It’s my fourth day as a volunteer and I get a call. Occupational Therapists (OTs) on a ward have asked if I can chat to a ninety-two year old woman who won’t get out of bed. They feel she is depressed and lacking motivation to do the physical movements that are important to regaining her mobility. But the OTs have other patients needing their attention and they are at an impasse.
I speak to the patient for an hour and discover she was a professional artist, whose paintings are still exhibited locally. She has a strong preference for landscapes and we talk of the palm tree rest area on the third floor of the hospital and how that might look on canvas. She’s not taken to hospital food and gets me to try it. It’s pretty good, I think, but she tells me how her husband had been a greengrocer and she’s missing her meat and fresh vegetables. I mention the hospital restaurant but she seems more interested in nearby cafes and I wonder which are in reach of a wheelchair.
After an hour, I’ve had an enjoyable conversation but I also have hints that might encourage this lady out of bed. I catch up with the staff later and they discuss ideas. They have already tried a few different approaches but they’re grateful for more suggestions. Tomorrow I’ll return to the ward to see if any worked.
This was one of many calls for assistance that I took as a Bleep Volunteer at the Chelsea and Westminster Hospital, one of a number of new volunteering roles being promoted by HelpForce, a new organisation powering volunteering in hospitals. There are already around 78,000 volunteers in the NHS, making a huge contribution to patient care. But HelpForce believe that there is potential to do more, with new volunteering roles very much a part of clinical teams and management approaches which allow volunteers to contribute skills, learn and adapt as their circumstances change.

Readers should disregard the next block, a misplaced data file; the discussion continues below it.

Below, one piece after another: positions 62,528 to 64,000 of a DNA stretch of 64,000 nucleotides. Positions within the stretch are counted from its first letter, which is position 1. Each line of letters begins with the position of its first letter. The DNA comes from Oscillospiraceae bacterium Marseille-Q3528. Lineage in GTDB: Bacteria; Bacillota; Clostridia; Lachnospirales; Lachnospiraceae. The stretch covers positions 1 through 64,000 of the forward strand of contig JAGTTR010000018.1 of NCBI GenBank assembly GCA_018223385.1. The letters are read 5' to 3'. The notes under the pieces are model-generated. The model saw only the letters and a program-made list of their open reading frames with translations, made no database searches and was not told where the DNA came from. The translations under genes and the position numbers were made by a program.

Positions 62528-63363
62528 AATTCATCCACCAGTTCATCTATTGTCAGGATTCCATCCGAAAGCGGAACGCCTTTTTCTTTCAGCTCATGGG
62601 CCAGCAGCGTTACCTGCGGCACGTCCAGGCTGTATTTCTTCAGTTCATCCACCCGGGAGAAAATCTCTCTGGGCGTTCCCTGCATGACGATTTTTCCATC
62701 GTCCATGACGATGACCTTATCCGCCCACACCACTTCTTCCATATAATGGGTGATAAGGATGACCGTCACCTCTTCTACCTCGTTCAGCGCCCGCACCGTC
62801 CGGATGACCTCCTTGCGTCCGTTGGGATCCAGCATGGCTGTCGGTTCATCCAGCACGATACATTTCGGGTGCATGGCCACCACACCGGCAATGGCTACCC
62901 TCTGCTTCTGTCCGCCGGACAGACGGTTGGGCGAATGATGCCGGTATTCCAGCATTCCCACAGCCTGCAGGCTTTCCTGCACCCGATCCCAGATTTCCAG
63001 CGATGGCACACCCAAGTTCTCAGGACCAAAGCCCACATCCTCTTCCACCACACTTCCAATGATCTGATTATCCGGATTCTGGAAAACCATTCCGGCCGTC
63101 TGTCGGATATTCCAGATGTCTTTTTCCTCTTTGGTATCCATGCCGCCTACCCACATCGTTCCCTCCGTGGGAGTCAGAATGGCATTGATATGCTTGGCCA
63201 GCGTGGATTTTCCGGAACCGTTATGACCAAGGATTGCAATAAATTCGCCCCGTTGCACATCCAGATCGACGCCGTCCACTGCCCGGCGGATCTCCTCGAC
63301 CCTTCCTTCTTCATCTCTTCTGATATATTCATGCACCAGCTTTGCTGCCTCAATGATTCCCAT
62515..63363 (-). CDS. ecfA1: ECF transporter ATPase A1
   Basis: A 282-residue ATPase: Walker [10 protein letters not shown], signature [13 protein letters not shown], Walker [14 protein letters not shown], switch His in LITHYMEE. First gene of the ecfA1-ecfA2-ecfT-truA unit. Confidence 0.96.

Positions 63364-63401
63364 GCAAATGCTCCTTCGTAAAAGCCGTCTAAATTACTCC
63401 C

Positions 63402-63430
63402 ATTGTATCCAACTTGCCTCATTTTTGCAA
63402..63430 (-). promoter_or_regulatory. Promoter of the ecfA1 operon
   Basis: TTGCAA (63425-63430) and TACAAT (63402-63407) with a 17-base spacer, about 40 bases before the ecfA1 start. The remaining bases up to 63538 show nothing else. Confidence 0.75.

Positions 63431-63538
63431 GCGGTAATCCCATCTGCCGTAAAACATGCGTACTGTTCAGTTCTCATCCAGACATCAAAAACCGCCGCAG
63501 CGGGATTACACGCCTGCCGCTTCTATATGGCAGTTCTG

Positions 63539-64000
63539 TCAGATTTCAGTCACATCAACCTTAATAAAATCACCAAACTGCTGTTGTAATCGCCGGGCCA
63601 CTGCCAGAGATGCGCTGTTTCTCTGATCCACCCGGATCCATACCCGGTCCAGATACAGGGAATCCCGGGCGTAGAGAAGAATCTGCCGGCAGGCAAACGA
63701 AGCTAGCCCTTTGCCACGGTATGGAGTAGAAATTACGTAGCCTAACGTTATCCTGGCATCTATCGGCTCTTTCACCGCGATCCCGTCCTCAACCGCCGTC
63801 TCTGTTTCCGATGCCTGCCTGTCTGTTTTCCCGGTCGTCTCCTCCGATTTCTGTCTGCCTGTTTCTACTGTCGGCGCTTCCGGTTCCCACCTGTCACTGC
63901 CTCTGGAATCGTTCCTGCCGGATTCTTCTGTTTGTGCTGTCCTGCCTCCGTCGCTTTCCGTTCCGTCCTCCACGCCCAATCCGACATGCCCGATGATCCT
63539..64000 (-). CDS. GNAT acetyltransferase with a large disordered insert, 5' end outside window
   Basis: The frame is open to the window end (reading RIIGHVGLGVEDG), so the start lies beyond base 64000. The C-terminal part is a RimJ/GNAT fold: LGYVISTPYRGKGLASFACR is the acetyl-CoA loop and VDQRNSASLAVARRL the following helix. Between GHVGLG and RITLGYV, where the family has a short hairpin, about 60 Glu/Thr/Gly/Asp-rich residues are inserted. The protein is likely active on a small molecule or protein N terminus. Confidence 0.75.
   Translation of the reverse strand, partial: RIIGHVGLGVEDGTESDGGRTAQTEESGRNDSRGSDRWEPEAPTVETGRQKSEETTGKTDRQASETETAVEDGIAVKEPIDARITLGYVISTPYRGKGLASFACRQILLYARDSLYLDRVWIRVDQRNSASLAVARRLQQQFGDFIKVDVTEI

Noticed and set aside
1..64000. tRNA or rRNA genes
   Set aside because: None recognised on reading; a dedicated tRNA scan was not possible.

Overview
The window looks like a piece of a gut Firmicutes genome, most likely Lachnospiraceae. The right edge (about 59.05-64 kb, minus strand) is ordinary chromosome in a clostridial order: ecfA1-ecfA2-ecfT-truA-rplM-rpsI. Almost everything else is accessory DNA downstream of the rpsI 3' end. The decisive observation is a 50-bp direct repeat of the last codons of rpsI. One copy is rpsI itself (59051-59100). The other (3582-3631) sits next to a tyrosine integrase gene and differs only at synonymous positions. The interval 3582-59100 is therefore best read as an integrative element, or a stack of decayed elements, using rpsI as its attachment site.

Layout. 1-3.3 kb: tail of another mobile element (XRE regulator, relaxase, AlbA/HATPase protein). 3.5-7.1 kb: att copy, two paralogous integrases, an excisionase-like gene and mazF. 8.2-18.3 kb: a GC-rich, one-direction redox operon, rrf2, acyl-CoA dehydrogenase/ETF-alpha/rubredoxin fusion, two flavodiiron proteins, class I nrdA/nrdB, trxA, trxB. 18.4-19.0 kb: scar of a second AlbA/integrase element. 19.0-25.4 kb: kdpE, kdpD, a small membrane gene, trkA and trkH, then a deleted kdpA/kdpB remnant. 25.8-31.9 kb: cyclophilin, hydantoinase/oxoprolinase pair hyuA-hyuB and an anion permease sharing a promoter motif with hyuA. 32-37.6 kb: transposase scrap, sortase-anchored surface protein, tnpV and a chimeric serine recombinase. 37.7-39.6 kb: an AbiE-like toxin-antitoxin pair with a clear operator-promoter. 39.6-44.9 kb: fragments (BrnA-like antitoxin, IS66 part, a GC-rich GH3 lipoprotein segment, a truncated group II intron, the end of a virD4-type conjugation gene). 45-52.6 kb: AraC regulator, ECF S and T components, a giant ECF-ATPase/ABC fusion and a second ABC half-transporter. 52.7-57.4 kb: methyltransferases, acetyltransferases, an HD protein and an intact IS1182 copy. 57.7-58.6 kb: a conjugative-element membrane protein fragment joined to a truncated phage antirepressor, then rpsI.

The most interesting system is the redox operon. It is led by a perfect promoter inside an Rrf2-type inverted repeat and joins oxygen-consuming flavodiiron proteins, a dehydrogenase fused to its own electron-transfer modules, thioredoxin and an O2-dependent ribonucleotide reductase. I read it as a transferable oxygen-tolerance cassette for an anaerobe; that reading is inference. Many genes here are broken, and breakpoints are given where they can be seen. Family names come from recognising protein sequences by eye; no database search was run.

Bleep Volunteers carry pagers so they can be contacted by staff from across the hospital, ensuring they can provide efficient assistance where it’s needed most. Over my week as a volunteer, I take medicines from Pharmacy to wards, to cut the time patients have to wait before they can go home; help out in A&E, readying booths for new patients; wheel patients and carers around the hospital, listening to their stories; and ring patients to remind them to attend a forthcoming memory clinic.
Often my expectations are confounded. Several of the people I ring about the memory clinic are more organised than me, knowing precise details about their appointment. But I still pick up important details, such as the fact that one invitation letter had not arrived. Because we call a week in advance, there’s time to rectify this, one reason these calls have helped increase. attendance to nearly 100 per cent.
The more I am recognised on wards, the more I am asked to do. It’s one of the most rewarding experiences I have had and as an NHS manager, it was invaluable seeing first-hand how hospitals function and how this affects patients, carers and staff.
I also met some wonderful people. A young woman is giving her time in part because she wants experience for a medical degree. An older woman sits with people who would otherwise die alone because it is a way of giving back for the care she herself has received. A mum whose children have grown up and left home finds reward in giving a day a week to the memory clinic. As I wheel a carer down from a ward to catch a taxi home, she tells me how she had travelled all over the world as a dancer in WW2.
The staff are caring and inventive but are clearly extremely busy and I reflect what a privilege it is, in an NHS treating a million patients every 36 hours, to spend time with people as individuals and learn a little about their lives, fears and dreams. Having such time is one crucial way volunteers can make such a difference, and support the amazing work of our NHS staff.
Dr Neil Churchill is Director for patient experience at NHS England